I told Mike it wasn’t about saying certain “magic words” because God looked at the heart. I warned him that simply confessing faith in Christ as kind of a “fire insurance” might fool us, but it wouldn’t fool God. It had to be the real thing.
Mike had questions and to the best of my ability I gave answers (some of them were “I don’t know). Mike was not angry at God. He accepted the fact that things happen that are outside of our control. He wanted to be ready to face the Lord. He said he wanted to “think about it”.
Mike talked to several people about finding life in Christ. We talked several times after that visit but it never was a good time to talk. There were either people around or Mike just wasn’t feeling well.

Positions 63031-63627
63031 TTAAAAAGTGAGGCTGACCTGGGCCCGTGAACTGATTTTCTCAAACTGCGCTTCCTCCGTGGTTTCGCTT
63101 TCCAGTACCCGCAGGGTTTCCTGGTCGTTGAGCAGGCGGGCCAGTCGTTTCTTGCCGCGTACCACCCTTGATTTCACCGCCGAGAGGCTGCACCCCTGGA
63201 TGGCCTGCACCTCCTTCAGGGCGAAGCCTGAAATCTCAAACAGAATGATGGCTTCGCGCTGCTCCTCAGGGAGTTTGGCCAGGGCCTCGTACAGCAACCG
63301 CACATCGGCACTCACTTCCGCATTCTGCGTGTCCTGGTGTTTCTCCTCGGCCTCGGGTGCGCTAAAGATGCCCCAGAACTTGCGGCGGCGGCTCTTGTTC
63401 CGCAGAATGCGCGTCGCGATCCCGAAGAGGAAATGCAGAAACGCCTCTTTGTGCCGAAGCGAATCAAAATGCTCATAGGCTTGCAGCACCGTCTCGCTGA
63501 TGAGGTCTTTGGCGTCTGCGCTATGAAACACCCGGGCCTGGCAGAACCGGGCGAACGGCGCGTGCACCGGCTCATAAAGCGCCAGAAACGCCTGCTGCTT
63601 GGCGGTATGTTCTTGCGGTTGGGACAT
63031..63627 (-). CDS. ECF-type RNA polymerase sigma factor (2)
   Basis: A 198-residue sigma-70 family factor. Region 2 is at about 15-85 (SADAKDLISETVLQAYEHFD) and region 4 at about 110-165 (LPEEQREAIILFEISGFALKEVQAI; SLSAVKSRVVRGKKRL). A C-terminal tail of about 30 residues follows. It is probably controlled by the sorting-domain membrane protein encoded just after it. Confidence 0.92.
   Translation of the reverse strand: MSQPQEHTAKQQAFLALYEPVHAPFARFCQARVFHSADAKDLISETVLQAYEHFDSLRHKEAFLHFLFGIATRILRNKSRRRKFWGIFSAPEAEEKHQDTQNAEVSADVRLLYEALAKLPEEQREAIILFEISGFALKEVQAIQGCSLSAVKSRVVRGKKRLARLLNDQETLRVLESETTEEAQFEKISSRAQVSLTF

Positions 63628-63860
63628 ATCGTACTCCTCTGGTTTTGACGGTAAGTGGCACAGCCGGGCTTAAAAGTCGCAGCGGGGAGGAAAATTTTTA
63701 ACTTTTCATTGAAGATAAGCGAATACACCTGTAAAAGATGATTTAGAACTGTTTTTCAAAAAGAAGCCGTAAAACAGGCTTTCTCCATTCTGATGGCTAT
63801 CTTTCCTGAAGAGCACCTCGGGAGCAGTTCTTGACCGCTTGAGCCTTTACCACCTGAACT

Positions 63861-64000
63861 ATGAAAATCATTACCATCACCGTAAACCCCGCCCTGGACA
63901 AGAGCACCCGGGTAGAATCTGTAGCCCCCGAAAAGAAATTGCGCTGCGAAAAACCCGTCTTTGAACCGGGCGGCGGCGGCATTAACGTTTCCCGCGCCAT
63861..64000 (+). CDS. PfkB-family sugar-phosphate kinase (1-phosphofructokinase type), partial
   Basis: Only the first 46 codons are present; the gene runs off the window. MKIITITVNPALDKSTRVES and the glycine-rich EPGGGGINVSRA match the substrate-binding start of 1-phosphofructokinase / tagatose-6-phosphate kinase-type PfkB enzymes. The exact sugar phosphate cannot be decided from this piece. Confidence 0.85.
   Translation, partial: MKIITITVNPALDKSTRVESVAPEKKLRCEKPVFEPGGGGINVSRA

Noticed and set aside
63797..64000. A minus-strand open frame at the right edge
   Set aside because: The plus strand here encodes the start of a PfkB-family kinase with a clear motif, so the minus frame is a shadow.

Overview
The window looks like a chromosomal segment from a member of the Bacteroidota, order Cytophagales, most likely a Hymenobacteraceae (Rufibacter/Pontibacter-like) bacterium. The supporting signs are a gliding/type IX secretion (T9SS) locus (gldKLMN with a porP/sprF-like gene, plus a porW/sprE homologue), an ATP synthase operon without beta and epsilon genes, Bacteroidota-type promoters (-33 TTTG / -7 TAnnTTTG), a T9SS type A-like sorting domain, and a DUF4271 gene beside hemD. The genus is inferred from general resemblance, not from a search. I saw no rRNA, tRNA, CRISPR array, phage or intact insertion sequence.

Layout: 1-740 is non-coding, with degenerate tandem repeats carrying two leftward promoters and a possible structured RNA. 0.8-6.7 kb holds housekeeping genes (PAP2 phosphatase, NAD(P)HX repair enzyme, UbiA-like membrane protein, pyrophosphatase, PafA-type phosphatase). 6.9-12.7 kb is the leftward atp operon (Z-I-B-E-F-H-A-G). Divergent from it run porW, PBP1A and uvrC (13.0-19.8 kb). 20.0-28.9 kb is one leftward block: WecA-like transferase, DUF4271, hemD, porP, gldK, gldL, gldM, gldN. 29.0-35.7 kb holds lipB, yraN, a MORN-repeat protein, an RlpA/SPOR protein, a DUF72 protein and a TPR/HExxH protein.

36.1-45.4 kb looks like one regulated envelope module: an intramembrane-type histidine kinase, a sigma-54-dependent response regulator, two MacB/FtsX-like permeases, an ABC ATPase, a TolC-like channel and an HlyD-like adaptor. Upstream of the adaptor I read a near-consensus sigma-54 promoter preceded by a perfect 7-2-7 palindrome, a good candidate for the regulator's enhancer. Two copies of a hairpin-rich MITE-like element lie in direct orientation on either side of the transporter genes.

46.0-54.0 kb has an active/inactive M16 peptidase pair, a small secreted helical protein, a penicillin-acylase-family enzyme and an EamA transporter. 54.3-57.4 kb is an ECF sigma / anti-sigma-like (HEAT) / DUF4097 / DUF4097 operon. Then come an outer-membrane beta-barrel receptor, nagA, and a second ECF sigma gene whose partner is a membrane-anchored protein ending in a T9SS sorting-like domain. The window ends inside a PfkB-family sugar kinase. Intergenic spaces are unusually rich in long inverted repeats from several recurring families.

A week and a half ago Mike went into the Hospice House in Burlington. When I arrived early one afternoon I was surprised (and grateful) to find him alone and sitting in a chair. There was little small talk. He was ready to talk about ultimate issues. He told me that talking about such personal issues was very difficult. He wanted me to know that he did believe in God and He did want His forgiveness. He told me, with regret, that this was something he should have done a long time ago. He asked if I would pray with him. We went into the little room off of his room and prayed right then and there. I told Mike that he should tell people that he had turned to Christ and made his peace with God. He said, “Really?” I assured him that people would want to know. Just in case he didn’t tell you . . . I’m telling you now.